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FDA Issues Safety Alert Involving Abbott Vascular Stent Concerns

Mar 23, 2017
FDA Issues Alert Involving Abbott Vascular Stent Concerns

The U.S. Food and Drug Administration (FDA) issued a safety alert to health care providers on March 18, 2017 who are treating patients with Abbott Vascular's Absorb GT1 Bioresorbable Vascular Scaffold (BVS). The safety alert was triggered by the increased rate of major adverse cardiac events in patients receiving the BVS, when compared to patients treated with the approved metallic XIENCE stent.

An 11 percent rate of major adverse cardiac events by the FDA's initial review of two-year data from the BVS pivotal clinical study shows: cardiac death, heart attack, or the need for an additional procedure to re-open the treated heart vessel, in patients treated with the BVS at two years, compared with a 7.9 rate percent in patients treated with Abbott Vascular's metallic XIENCE drug-eluting stent. This study also shows a 1.9 percent rate of developing blood clots (thrombosis) within the BVS device versus 0.8 percent within the XIENCE stent at two years. When the device was placed in small heart vessels, these higher adverse event rates in BVS patients were more likely to occur.

The FDA is cooperating with Abbott Vascular, Inc., to conduct additional testing to better understand the cause or causes of the higher cardiac event and clot rates in patients treated with BVS compared to the XIENCE stent. The FDA will continue to monitor the performance of the BVS in ongoing clinical studies and in reports submitted to the FDA through MedWatch. This communication will be updated as additional information or data becomes available. The National law firm Parker Waichman LLP has extensive experience and success in medical device litigation. The attorneys at the firm are available to provide information to those who have concerns about Abbott Vascular's Absorb GT1 Bioresorbable Vascular Scaffold (BVS).

What are Cardiac Stents?

What are Cardiac Stents?

Cardiac stents are small, expandable tubes that are implanted to open narrowed arteries. For people with heart disease caused by the buildup of plaque, stents can open narrowed arteries, reduce symptoms, such as chest pain, and help treat a heart attack.

The Absorb was approved by the FDA in 2016 for the treatment of coronary artery disease. When cholesterol deposits accumulate on arterial walls and reduce the blood supply to the heart, the condition is typically treated with a metallic stent to prop an artery open. However, metallic stents are permanent and if scar tissue forms, the artery may once again narrow.

Abbott Vascular's Absorb GT1 Bioresorbable Vascular Scaffold stent supports the artery and slowly releases a drug that reduces inflammation and scar tissue formation. The stent is designed to be gradually reabsorbed once it has helped the artery heal, usually within three years of placement, according to Abbott. Abbott Vascular warns that the Absorb stent should not be used in "very small arteries."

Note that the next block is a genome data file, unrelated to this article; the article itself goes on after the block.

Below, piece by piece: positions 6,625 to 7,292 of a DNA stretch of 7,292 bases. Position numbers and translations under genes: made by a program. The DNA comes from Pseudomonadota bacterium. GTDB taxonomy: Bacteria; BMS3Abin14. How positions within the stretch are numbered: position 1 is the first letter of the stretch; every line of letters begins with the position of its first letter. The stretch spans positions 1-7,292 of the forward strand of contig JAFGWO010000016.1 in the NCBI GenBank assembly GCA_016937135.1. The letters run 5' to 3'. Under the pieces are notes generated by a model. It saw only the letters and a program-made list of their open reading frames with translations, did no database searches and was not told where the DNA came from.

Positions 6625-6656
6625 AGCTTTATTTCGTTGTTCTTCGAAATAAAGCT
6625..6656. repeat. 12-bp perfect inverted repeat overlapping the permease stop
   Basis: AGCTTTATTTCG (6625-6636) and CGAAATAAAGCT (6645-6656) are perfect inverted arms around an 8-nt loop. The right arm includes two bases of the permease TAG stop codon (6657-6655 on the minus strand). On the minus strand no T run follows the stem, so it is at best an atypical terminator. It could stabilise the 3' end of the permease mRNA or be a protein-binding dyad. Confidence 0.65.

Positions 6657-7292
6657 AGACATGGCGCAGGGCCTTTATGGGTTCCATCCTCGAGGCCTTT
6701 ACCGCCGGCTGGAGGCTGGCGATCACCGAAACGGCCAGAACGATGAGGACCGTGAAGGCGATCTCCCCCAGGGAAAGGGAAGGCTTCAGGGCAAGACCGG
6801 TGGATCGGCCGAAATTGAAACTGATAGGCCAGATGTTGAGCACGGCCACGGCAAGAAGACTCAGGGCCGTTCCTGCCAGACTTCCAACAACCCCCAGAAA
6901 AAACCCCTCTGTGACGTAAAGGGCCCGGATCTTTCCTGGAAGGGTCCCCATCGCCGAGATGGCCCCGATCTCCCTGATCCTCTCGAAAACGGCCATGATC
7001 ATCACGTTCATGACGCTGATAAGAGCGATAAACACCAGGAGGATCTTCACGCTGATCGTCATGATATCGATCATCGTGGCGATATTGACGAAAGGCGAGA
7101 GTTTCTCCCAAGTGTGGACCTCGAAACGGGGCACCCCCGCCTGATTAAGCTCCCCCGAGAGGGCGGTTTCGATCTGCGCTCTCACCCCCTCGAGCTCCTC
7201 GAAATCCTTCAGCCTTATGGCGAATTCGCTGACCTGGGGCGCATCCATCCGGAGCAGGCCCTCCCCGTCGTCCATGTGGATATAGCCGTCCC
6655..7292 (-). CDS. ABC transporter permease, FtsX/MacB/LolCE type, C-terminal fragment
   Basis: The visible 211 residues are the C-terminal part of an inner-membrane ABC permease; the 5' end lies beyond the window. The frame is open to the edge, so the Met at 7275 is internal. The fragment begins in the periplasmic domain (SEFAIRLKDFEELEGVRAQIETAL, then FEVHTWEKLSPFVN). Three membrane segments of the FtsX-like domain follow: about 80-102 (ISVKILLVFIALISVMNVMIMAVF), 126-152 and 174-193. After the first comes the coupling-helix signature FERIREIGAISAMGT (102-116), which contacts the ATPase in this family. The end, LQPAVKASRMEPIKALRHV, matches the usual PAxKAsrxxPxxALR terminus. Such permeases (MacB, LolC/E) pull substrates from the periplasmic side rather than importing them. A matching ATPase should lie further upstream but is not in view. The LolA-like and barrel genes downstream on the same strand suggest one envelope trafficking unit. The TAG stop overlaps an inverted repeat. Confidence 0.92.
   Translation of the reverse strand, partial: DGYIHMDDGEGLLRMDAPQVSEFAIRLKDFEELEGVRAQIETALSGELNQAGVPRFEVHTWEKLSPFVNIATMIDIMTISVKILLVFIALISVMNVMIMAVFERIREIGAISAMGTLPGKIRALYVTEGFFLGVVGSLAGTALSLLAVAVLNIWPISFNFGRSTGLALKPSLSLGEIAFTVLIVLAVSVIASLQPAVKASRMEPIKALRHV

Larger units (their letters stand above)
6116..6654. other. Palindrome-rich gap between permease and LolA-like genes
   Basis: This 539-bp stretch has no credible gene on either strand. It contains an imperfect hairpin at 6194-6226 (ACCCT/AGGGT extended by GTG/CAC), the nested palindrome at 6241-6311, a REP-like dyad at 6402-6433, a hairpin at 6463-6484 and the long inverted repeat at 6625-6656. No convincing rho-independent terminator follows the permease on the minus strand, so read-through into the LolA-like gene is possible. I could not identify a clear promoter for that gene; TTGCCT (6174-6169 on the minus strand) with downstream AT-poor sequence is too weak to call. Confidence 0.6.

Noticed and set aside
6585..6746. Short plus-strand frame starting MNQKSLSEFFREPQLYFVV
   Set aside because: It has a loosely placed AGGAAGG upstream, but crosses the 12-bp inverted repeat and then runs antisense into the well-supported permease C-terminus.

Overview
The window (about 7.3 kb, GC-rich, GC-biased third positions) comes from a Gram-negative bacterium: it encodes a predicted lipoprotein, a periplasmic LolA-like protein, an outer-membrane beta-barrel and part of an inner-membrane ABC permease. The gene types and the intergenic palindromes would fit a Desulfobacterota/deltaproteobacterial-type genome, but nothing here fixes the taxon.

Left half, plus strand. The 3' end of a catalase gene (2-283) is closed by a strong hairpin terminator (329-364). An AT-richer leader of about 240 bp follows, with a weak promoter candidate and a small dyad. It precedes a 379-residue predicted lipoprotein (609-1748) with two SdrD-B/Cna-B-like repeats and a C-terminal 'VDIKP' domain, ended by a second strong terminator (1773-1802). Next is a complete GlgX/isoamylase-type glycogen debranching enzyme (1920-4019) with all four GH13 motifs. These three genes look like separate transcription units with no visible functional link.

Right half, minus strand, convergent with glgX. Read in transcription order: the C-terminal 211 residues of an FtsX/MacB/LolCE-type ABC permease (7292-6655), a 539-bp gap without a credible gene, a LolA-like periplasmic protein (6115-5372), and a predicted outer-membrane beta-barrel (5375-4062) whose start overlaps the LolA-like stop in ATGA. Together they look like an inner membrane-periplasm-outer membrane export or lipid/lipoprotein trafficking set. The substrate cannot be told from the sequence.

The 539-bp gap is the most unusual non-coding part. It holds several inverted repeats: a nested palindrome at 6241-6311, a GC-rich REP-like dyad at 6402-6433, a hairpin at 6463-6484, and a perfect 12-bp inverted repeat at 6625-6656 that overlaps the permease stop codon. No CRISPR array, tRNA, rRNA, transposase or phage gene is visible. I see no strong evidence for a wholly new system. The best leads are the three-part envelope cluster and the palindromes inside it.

The ABSORB III clinical trial was launched in 2012, four years before the device received FDA clearance. The recommended implantation technique has changed in the intervening time, said Abbott.

FDA Safety Recommendations

In the safety notice, the FDA recommends that health care providers follow the instructions for target heart vessel selection and optimal device implantation that are included in the BVS physician labeling. For example, avoid using the BVS in small heart vessels.

Patients who experience any new cardiac symptoms such as irregular heartbeats, chest pain, or shortness of breath, should seek medical attention. For additional information about risks associated with the BVS, physicians should refer to the BVS physician labeling.

Physicians should advise BVS patients to follow the recommendations for dual antiplatelet therapy (DAPT) as prescribed.

Any adverse events related to the BVS that come to the attention of the physician if he or she suspects a problem with the BVS is encouraged to file a voluntary report to the FDA through MedWarch, the FDA Safety Information and Adverse Event Reporting Program.

In its statement, Abbott aid, "The FDA's letter to healthcare providers emphasized the importance of following instructions for use when implanting Absorb." When "implanted in appropriately sized vessel sizes and following current instructions for use, the results for Absorb are comparable to the leading metallic drug-eluting stent - with the added feature of leaving no metal behind once it dissolves," Abbott wrote.

Help and Advice for Those Harmed by Absorb GT1 Bioresorbable Vascular Scaffold

If you or someone you know has suffered an adverse cardiac event after the implantation of the Absorb GT1 Bioresorbable Vascular Scaffold, the personal injury attorneys at Parker Waichman LLP offer free, no-obligation case evaluations. For any questions, we urge you to contact us at 1-800-YOURLAWYER (1-800-968-7529).

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